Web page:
Alice Paul is still one of the most well known activists for women’s rights. She was the leader of one of the women-suffrage movements and coordinated numerous protests and parades against the then President of the United States Woodrow Wilson. In 1918 President Wilson announced an amendment that would have allowed women the right to vote. Two years later women were finally allowed to vote in the United States.
Nelson Mandela is the most famous anti-apartheid activist who, not only changed the vision of South Africa, but also that of the world. His battle for equal social rights for black citizens, lead him to be imprisoned for 27 years of his life, without giving up hope. Four years after his release Mandela ran for the Presidency of South Africa and won, serving for five years. His social and cultural struggles are some of the most inspiring and determined stories the world has ever seen.
Martin Luther King was a civil-rights activist who had a huge impact on the race issue in the United States in the 50s. He played a major role in ending the segregation of African American citizens and in the creation of the Civil Rights Act and Voting Rights Act. His ‘I have a dream’ speech in 1963 remains one of the most powerful speeches for social justice ever made: “I have a dream that my four children will one day live in a nation where they will not be judged by the colours of their skin but by the content of their character.”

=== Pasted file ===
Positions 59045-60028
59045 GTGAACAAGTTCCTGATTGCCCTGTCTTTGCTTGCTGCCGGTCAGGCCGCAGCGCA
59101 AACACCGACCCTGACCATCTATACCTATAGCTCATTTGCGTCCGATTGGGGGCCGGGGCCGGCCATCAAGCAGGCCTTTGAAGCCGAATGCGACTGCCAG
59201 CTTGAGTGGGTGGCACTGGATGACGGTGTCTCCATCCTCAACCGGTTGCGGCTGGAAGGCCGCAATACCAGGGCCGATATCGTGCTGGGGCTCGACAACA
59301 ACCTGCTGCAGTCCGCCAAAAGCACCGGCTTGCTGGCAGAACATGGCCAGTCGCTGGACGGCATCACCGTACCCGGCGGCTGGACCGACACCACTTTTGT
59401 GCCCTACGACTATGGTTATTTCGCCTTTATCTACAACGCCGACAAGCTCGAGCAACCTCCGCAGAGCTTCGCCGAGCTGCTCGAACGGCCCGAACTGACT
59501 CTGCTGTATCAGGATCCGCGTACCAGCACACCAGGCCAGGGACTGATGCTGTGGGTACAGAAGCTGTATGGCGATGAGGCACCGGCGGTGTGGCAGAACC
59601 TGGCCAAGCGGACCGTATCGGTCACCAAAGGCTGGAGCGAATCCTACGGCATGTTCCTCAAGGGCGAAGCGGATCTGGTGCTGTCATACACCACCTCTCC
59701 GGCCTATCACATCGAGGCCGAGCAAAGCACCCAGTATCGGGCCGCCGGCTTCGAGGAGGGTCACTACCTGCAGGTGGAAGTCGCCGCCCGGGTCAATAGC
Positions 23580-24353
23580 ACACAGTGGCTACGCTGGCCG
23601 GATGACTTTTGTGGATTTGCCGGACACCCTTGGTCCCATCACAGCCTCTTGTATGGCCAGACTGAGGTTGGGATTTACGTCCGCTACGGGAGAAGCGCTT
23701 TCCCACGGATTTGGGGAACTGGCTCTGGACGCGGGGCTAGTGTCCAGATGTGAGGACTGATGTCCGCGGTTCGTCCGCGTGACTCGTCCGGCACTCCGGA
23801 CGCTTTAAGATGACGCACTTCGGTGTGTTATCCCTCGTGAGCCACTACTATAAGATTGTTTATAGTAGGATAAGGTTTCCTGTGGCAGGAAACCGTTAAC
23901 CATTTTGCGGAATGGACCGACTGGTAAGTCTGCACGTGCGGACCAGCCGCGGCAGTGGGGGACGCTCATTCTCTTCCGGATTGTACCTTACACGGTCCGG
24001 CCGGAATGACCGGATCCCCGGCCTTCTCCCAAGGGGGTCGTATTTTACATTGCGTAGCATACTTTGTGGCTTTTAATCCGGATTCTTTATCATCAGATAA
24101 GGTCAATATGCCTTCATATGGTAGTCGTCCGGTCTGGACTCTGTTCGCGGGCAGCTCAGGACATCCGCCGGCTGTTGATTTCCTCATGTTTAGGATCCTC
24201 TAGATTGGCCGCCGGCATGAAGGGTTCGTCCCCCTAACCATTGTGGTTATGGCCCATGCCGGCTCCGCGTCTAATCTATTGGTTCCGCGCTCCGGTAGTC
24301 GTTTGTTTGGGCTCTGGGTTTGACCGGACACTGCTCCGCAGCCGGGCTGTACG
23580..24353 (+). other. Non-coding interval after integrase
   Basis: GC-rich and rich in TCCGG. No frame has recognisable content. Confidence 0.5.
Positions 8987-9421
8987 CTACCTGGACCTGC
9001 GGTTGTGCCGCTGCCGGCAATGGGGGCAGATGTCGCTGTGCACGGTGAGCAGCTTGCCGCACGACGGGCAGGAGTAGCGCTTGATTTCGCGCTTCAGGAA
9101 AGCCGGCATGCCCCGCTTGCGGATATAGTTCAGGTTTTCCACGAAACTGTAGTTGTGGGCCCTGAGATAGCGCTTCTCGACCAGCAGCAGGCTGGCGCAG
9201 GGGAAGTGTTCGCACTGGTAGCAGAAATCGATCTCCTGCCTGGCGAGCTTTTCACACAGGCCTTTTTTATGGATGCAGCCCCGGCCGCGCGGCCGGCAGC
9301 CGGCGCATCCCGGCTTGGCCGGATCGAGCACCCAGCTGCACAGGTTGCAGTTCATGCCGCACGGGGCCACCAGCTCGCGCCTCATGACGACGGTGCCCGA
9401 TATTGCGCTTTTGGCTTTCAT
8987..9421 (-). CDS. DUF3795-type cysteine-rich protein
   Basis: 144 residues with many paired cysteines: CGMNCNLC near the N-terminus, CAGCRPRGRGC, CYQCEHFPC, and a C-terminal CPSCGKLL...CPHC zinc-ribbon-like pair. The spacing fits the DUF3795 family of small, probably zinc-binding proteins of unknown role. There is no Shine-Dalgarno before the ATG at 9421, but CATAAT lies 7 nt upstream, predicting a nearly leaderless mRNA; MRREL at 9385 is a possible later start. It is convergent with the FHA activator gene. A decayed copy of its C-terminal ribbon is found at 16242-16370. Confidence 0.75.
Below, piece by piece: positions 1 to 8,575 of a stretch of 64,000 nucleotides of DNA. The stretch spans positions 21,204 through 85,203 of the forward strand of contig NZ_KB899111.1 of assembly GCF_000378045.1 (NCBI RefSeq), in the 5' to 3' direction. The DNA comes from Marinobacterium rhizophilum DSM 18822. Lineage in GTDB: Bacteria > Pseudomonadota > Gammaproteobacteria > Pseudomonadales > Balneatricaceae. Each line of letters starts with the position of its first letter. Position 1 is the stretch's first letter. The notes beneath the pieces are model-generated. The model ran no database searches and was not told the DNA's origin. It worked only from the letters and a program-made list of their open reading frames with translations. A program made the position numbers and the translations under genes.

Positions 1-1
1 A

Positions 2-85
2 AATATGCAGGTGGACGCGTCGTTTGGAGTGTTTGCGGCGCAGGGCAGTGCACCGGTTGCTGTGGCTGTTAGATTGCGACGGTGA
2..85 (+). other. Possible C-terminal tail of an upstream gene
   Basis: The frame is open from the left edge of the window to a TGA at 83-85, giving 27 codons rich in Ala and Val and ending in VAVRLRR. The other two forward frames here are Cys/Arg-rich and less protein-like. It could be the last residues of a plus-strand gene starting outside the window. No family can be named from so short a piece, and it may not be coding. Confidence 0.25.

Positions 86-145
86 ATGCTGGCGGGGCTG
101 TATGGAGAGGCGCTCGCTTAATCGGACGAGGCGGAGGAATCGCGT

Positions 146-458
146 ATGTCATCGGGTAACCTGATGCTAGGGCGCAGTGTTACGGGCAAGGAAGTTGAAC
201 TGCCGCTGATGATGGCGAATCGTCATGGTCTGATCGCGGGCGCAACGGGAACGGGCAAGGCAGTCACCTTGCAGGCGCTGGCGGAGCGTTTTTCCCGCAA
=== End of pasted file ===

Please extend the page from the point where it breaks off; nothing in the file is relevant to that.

Mahatma Gandhi was a political ethicist who believed in nonviolent resistance and was the leader of the opposition to the British rule in India. Gandhi’s nonviolent campaign lead to the independence of India and Pakistan, leaving his mark in history forever. Gandhi is nowadays considered one of the twentieth century’s greatest spiritual and political leaders, honoured as the father of the nation in India. His philosophy of nonviolence gave hope to marginalised sections of India and wrote a new page in Social Justice history.
Helen Keller was a blind and deaf American political activist and disability rights advocate. In 1925 she co-founded the American Foundation for Overseas Blind to support veterans blinded during World War I and nine years after she joined the American Foundation for the Blind serving as a spokeswoman and ambassador until her death. Keller became the symbol of disability-rights and the first deaf and blind person to earn a college degree. Her 1925 co-founded association is still active, taking care of sight problems, malnutrition and the protection of health.
Feature Image credit: Pixabay, @Stocksnap